Gail C. Christopher

Throughout the world, extreme racism, nationalism, anti-Semitism and other ethnic and religious biases are sustained by an antiquated notion that the human family can be ranked by physical characteristics and ascribed traits. This hierarchy of human value that fuels racist behavior like the El Paso shootings and hate rhetoric like the “Go Back” chants targeting four minority congresswomen is the foundation for those seeking political gains in a divided society.

The ill-conceived belief that skin color determines whether someone is inferior or superior has hardened barriers among populations, leaving racist, xenophobic and anti-immigrant behavior ingrained in America and other nations. In the U.S., it perpetuated the enslavement of blacks, genocide among Indigenous people and the embrace of institutionalized racism for centuries.

It must stop.

But uprooting the false belief in the hierarchy of human value won’t come easy. This antiquated way of life is a fossil formed during the 14th century and crystallized in the 18th century by Carl Linnaeus, a Swedish botanist, known as the father of taxonomy. Linnaeus first codified the scientific frame of human hierarchy and listed human “races” based on physical appearances and on continents of origin. He placed people like himself – Europeans – at the top of this hierarchy, and he put other so-called “races” in descending order of humanness – with Africans at the bottom.

Unlike other fossils, the belief in a hierarchy of human value still lives deeply in hearts and minds today. This idea must end and take its place in museums like other relics. The idea of a predetermined hierarchy must die now, before it kills us all.

What’s the answer?

The RxRacial Healing National Mobilization Campaign is activating a critical mass of people committed to working together and healing the wounds of the past as we seek to end racism and the inequities it has created.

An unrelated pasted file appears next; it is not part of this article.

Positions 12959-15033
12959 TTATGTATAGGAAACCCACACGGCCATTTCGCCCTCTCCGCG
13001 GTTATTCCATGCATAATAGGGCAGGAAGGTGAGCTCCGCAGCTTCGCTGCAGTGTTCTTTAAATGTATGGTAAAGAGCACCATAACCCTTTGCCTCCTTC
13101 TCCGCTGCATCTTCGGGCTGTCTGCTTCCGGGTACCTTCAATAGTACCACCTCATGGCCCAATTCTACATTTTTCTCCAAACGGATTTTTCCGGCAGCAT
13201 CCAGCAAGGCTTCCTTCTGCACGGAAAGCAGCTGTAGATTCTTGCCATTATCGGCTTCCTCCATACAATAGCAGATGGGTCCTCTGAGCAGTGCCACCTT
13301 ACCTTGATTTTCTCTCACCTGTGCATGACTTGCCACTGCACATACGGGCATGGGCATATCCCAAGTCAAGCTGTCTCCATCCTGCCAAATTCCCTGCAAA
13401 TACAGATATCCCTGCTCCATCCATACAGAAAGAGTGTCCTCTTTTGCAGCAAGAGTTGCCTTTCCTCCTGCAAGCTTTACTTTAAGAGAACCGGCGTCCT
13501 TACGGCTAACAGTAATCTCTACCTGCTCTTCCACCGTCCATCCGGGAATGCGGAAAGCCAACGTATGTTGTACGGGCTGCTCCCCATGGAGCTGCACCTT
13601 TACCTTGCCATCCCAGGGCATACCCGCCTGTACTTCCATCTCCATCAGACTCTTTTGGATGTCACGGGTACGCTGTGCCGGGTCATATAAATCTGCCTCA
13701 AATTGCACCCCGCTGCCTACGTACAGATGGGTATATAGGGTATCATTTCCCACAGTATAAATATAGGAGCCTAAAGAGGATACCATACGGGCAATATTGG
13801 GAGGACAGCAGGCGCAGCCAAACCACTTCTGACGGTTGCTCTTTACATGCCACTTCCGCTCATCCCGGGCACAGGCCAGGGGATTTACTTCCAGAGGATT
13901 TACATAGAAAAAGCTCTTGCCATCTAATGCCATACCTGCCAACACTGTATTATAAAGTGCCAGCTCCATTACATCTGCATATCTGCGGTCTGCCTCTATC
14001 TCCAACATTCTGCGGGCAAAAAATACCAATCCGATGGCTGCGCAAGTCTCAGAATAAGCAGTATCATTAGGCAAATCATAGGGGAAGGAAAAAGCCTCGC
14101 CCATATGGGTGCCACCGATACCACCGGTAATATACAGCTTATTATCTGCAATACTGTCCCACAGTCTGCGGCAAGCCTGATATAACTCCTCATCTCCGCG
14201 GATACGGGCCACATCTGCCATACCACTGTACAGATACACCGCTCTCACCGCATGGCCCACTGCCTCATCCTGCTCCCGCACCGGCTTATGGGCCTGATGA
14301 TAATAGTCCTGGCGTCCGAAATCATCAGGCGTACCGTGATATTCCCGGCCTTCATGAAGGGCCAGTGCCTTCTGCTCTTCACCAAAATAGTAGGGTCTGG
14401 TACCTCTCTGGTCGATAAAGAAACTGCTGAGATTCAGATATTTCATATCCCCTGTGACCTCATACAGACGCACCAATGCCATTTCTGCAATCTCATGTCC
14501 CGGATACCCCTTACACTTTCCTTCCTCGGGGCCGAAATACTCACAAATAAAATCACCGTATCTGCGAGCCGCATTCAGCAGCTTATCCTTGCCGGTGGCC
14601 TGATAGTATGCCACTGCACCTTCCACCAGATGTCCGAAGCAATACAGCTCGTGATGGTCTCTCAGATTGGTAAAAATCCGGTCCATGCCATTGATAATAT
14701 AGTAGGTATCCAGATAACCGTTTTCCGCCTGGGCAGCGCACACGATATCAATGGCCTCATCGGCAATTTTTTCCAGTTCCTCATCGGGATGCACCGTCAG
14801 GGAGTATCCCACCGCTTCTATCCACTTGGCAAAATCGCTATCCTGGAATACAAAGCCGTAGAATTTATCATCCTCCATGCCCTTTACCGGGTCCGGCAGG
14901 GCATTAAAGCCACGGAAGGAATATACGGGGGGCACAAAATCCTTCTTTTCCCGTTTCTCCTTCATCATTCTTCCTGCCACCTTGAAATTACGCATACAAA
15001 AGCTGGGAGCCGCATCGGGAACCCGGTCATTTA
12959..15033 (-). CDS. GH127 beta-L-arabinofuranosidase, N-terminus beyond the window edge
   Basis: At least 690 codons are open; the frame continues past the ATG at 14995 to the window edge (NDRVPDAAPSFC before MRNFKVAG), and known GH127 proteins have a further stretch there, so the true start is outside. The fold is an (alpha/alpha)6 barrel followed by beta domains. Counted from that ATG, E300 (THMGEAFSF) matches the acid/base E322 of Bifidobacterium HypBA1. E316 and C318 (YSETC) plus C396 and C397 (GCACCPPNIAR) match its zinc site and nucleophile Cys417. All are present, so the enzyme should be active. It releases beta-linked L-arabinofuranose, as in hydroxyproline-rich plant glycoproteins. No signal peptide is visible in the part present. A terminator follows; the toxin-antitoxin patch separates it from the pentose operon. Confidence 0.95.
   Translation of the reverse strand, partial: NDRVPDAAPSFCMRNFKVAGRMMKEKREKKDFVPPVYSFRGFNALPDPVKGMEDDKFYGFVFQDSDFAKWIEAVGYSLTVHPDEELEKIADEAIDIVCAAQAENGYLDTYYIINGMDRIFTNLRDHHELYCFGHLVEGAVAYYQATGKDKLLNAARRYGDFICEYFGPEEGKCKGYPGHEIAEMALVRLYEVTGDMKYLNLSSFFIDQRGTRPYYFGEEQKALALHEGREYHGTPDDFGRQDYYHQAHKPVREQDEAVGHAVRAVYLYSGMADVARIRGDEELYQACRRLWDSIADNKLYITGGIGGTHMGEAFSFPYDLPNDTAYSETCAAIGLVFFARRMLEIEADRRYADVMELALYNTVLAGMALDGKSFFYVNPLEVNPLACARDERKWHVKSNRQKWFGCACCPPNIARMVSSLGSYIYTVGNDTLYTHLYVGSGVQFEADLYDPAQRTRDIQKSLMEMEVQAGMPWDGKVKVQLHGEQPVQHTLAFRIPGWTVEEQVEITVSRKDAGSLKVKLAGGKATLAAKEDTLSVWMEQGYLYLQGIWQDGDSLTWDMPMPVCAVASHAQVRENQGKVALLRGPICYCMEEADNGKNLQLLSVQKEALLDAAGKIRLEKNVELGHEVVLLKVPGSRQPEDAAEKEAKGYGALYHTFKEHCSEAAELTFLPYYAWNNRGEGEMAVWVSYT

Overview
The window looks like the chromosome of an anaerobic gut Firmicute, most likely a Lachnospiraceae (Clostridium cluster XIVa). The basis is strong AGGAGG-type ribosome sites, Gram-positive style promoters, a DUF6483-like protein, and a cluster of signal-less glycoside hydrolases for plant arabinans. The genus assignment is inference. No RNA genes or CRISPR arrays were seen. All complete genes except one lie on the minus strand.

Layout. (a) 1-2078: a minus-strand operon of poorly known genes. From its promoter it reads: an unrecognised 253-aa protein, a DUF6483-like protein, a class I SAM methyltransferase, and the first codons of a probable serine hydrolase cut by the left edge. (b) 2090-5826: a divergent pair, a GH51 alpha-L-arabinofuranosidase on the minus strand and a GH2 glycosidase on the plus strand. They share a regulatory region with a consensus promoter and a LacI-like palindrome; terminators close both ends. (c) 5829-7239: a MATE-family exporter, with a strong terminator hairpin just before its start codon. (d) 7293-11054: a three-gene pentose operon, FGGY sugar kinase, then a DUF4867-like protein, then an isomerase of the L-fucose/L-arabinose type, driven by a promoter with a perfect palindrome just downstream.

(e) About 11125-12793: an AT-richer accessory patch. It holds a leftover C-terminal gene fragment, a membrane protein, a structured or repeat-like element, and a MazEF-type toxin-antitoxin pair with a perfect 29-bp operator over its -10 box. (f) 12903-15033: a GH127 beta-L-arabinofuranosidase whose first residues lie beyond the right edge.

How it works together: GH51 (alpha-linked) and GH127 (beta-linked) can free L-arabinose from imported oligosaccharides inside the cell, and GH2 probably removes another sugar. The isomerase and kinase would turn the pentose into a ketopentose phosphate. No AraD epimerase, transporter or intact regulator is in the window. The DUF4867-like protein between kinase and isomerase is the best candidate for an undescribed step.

By defining racism as stemming from an entrenched belief system, RxRacial Healing provides a platform for launching a new model of relatedness that is grounded in the knowledge of our interconnected and equal worth. With this foundational idea in place, we can shape new ways of living, policing and governing, as well as distributing resources more equitably because a critical mass of people will be enlightened – at their collective common interests.

In order to move forward against racism, our nation must adopt this innovative, even revolutionary, approach: heal the wounds of our past and learn to work together with civility and, indeed, with love. We must build the individual and collective capacity to see ourselves in the face of the other. Buckminster Fuller, a 20th century inventor and visionary, once said: “You never change things by fighting the existing model. You must create a new model that makes the existing model obsolete.”

RxRacial Healing includes five organizations – Association of American Colleges and Universities, American Public Health Association, Community Action Partnership, National Collaborative for Health Equity and Ntianu Center for Healing and Nature – that reach communities at the grassroots level. While their work has already begun, the organizations seek to expand their partnerships and resources to invigorate efforts to facilitate racial healing, improve equity in communities and eradicate racism.

The incapacity to value all human beings prevents optimal wellbeing and happiness. Our hearts and brains are designed to resonate with harmonious relationships. The opposite – fear and anxiety, separation, alienation and hate – induce stress and distress, causing a cascade of illnesses. The impact of racism is a burden on its victims, exasperating health disparities that prematurely end lives.

When I was 15, I began to understand the power of racism and the need for healing. I attended a summer arts encampment in Chautauqua, New York. Away from home for six weeks, I was the second person of color in the town. My roommate was of a different race, but we became friends.

On one of the camp’s last days, as I walked past all the quaint Victorian houses on our little street, an ambulance appeared in front of our yellow house. Hurrying to see what was happening, I reached the front stairs in time to see my roommate carried out unconscious on a stretcher. I asked our house parents what happened and was told she had tried to commit suicide with pills.

I ran up to our room, which suddenly seemed unbearably small. There, I found a note she had written: "I don't want to go home. My father has taught me to hate black people. I now know that is a lie. I don't want to live like that anymore."  

The summer ended, and I never learned her fate. I never forgot how it felt to have lived a brief moment within an innocent and authentic friendship which had pierced the veneer of racial hatred.

Now, to save our nation, millions must do the same.

Gail C. Christopher (, the former senior advisor and vice president of the W. K. Kellogg Foundation, is the architect and implementer of more than $1 billion in efforts spanning four decades to facilitate racial healing and jettison racism from American society.

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